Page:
Shrouds of Glory is the story of Hood's command of the Army of Tennessee. Starting with the storm of battles that raged around Atlanta, it ends at Nashville, where his army is irrevocably broken, shattering the last slim hope of the Confederacy.
This book is not out to paint Hood as a megalomaniac. It does not go out of its way to describe him as a drunkard and a druggie. Instead, it shows him as a man who was perhaps above his talents, out of his element, and trying to be a Lee or Jackson in the West. Trying to be a Lee or Jackson with an army that was by no means the Army of Northern Virginia, one accustomed to defeat, not victory.
If anything, this book shows him, and even Thomas, as victims of politicians who wanted the war done decisively and quickly. Hood originally only wanted to raid into Tennessee, only to have Davis show up and declare wildly that he expected Hood to take his small army, reconquer Tennessee, take Kentucky and get clear into Ohio. He was being backed into a corner by an administration who not only publicly declared that he was going to do this, but also making promises that he would get 20,000+ reinforcements from the Trans-Mississippi Theater from Kirby Smith; never informing him that Smith was notorious for hording his resources and was unwilling to share.
It also takes on the controversies of the campaign in a balanced way, take Spring Hill. Never assigning sole blame for the debacle, it shines light on many baffling aspects. Such as Cheatham being ordered to block the turnpike, only not to. A member of Hood's staff would admit he fell asleep without finishing the order to send it. Yet Cheatham claims he did receive the orders but that it wasn't that clear. So....how did he get a letter that was never finished nor sent? And how did this member of the staff not finish an order that was received?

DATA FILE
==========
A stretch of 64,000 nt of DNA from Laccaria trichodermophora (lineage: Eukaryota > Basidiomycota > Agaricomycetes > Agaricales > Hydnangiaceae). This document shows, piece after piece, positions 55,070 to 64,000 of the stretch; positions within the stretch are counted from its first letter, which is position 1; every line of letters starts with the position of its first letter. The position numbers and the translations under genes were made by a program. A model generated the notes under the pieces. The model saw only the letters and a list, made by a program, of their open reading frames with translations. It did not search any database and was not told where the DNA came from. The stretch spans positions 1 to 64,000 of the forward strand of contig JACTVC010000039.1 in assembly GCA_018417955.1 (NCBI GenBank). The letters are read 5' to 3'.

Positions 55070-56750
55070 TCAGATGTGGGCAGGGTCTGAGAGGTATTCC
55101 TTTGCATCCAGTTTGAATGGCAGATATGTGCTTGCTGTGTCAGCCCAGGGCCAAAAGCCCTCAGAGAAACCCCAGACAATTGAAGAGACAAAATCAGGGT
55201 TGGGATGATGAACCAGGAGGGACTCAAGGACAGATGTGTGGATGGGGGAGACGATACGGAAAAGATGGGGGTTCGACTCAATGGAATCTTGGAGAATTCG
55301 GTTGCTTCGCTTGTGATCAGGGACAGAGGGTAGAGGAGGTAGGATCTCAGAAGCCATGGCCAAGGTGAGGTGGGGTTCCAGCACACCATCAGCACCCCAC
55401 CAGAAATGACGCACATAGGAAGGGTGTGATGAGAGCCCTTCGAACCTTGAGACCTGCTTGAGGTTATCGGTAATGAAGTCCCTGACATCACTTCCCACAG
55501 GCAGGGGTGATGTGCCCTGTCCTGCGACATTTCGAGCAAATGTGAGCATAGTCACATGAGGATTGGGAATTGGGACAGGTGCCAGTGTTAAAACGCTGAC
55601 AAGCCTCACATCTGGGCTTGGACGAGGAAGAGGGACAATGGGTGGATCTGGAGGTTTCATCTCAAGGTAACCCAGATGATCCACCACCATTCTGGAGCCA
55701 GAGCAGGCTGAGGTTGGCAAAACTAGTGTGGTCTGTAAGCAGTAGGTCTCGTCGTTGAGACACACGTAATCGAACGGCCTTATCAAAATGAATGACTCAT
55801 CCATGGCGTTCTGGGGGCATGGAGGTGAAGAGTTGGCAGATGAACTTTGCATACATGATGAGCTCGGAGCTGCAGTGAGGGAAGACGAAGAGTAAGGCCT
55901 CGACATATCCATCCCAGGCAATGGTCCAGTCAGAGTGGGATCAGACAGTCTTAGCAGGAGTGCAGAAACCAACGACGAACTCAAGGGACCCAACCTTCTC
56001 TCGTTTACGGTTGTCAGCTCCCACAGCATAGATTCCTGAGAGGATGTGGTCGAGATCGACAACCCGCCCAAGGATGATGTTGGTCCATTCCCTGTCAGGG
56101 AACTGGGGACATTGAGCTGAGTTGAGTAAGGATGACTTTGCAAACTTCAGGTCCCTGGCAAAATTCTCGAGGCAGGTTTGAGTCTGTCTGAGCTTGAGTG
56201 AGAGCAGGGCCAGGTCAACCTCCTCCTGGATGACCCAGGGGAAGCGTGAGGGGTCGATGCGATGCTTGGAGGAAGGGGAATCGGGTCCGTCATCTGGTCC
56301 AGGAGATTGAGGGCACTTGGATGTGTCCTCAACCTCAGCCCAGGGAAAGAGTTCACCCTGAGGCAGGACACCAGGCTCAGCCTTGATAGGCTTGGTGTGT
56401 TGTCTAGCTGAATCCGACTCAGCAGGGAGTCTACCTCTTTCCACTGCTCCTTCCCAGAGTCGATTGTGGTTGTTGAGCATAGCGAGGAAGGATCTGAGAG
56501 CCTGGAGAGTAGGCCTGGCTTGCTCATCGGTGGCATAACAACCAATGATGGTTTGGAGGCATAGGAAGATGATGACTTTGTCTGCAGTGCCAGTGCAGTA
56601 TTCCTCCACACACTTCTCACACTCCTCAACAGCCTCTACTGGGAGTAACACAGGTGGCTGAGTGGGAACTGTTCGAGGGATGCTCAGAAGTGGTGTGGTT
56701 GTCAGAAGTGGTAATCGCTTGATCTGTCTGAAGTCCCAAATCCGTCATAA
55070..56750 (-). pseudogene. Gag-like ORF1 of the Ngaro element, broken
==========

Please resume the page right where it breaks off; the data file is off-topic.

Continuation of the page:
The book is written like a novel, with Hood and the Army having their own character arcs. It's well-written, easy to follow. Some of the more interesting tidbits, such as Forrest threatening to whip Hood during the campaign, is missing, which is unfortunate. There is some weird formatting here and there, usually involving when age is given for a character. Sometimes it's written like, "Thirtysix years old" "Thirty-six yearsold" Or "Thirty-sixyears old". But that doesn't break up the flow of reading.
I'd give it a 8/10. It's pretty-well done, missing a few of the most well-known and interesting tidbits of the campaign, but written in such a way that you easily follow it.